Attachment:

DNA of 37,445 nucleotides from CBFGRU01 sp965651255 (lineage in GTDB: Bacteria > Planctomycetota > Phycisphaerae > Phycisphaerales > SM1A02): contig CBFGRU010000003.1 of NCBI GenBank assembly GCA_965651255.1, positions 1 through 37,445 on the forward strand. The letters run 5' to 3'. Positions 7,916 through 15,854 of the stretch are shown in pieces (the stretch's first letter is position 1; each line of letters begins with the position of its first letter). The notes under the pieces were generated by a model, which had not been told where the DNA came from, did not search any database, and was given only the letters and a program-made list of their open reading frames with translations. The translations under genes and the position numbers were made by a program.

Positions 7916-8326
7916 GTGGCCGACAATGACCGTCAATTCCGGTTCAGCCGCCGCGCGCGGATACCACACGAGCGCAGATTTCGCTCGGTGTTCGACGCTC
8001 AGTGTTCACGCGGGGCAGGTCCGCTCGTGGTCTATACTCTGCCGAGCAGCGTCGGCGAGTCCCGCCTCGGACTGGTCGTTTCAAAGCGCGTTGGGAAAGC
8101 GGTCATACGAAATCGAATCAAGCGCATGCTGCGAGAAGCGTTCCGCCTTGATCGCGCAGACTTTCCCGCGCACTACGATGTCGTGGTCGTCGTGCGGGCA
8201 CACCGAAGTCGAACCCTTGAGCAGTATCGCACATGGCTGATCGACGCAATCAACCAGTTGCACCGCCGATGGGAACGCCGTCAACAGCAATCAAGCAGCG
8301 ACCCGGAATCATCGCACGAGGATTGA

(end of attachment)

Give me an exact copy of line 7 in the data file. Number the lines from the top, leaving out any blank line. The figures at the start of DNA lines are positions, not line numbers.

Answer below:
8301 ACCCGGAATCATCGCACGAGGATTGA